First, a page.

Louisiana Department of Wildlife and Fisheries enforcement agents cited two men for alleged commercial fishing and drug violations on June 18 in Terrebonne Parish.
Agents cited Arthur Freeman, 53, of Lockport, for selling fish without a commercial wholesale dealer's license, failing to complete a trip ticket, possession of marijuana, and failing to comply with the individual fishing quota (IFQ) program for by not giving a three hour notification of selling red snapper, not getting a IFQ confirmation number and not reporting his IFQ landing. Agents arrested Ross Adam, 33, of Grand Isle, for possession of meth, drug paraphernalia and being in possession of a firearm while in possession of an illegal controlled substance. Adam was booked into the Terrebonne Parish Jail.
Agents received a tip about two men trying to illegally sell red snapper at a seafood dock in Dulac. Agents arrived on scene and found a vessel with Freeman and Adam on board with eight red snappers totaling 69 pounds. Agents learned that Freeman was attempting to sell the fish for $3 a pound without having a commercial wholesale dealer's license nor a completed trip ticket.
Agents also found that Freeman did not give the proper three hour notification for the IFQ program and subsequently did not receive a IFQ confirmation number and failed to report the caught red snapper.
Upon inspection of the vessel, agents also found Freeman in possession of marijuana and Adam in possession of meth, two pipes, and a rifle and pistol. Agents seized the snapper and sold them to the highest bidder and the firearms.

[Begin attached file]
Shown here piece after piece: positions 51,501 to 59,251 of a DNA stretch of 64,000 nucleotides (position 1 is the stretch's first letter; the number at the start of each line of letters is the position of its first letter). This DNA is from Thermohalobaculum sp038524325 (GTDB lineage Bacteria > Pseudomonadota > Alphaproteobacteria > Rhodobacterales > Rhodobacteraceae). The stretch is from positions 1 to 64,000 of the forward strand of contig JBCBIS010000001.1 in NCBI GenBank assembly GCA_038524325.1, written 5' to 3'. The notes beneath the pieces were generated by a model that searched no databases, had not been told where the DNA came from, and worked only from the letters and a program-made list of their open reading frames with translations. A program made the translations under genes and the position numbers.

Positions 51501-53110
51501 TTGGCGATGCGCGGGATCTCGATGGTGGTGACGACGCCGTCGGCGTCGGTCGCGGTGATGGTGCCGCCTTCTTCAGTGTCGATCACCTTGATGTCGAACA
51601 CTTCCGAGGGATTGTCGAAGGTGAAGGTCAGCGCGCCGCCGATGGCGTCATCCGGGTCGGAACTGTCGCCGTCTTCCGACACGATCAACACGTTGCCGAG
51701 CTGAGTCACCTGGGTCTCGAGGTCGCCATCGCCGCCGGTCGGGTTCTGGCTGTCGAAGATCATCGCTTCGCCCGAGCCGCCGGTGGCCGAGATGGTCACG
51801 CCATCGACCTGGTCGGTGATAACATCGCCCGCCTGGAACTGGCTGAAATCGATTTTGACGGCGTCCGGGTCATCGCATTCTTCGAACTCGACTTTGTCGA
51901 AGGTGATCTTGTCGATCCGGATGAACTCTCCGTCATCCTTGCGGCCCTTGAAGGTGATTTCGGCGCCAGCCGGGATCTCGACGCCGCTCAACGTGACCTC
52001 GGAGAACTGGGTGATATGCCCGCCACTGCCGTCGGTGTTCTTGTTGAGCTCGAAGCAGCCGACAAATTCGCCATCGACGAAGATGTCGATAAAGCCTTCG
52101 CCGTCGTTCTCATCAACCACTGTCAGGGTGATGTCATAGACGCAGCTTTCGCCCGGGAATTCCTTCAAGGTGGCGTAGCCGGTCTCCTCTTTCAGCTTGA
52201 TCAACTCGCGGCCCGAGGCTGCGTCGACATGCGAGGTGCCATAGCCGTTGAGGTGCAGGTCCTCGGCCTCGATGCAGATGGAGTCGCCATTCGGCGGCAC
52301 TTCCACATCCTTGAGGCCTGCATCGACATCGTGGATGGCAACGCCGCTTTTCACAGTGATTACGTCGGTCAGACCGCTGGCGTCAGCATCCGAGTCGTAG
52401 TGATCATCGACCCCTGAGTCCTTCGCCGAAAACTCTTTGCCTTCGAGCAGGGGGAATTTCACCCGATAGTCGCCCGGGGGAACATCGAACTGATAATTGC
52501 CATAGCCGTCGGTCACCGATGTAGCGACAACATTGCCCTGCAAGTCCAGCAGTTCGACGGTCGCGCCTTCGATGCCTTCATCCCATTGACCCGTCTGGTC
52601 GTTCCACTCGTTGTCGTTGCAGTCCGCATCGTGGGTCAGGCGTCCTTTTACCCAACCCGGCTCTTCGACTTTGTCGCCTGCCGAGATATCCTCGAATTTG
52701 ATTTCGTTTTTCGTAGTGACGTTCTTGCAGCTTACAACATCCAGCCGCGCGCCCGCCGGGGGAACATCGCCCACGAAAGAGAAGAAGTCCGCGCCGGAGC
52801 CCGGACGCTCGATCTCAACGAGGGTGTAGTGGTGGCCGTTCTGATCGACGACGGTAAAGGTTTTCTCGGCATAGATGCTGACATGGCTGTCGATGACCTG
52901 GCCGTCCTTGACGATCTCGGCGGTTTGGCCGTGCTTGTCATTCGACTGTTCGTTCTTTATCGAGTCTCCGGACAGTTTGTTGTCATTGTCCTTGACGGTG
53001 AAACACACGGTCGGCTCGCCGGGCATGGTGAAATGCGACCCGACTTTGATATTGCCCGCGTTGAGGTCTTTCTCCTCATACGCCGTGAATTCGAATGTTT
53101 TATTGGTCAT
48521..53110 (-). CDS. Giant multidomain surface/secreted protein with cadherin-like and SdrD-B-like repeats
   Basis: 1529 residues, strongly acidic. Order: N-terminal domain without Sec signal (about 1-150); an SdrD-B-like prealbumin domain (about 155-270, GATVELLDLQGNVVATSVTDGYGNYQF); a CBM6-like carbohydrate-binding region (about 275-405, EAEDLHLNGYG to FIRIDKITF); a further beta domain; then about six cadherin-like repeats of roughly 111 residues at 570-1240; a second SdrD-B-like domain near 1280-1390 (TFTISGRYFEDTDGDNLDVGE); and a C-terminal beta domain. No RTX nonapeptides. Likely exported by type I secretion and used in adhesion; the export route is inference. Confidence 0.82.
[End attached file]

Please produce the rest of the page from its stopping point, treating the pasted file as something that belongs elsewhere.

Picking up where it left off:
Possession of methamphetamine carries up to a $5,000 fine and five years in jail. Possession of marijuana and drug paraphernalia brings up to a $500 fine and six months in jail. Possession of a firearm while in possession of illegal drugs carries up to a $10,000 fine and five to 10 years of prison.
Selling fish without a wholesale dealer's license and failing to complete a trip ticket each brings a $250 to $500 fine and up to 90 days in jail for each offense. Failing to give a three hour notification, receive a IFQ confirmation number and report the red snapper each brings a $100 to $350 fine and up to 60 days in jail for each offense.
Agents participating in the case are Lt. Louis Burnett, Senior Agents Dean Aucoin, Mike Williams, Stephen Rhodes and Richie Bean.
The Louisiana Department of Wildlife and Fisheries is charged with managing and protecting Louisiana's abundant natural resources. For more information, visit us at www.wlf.la.gov. To receive email alerts, signup at http://www.wlf.la.gov/signup.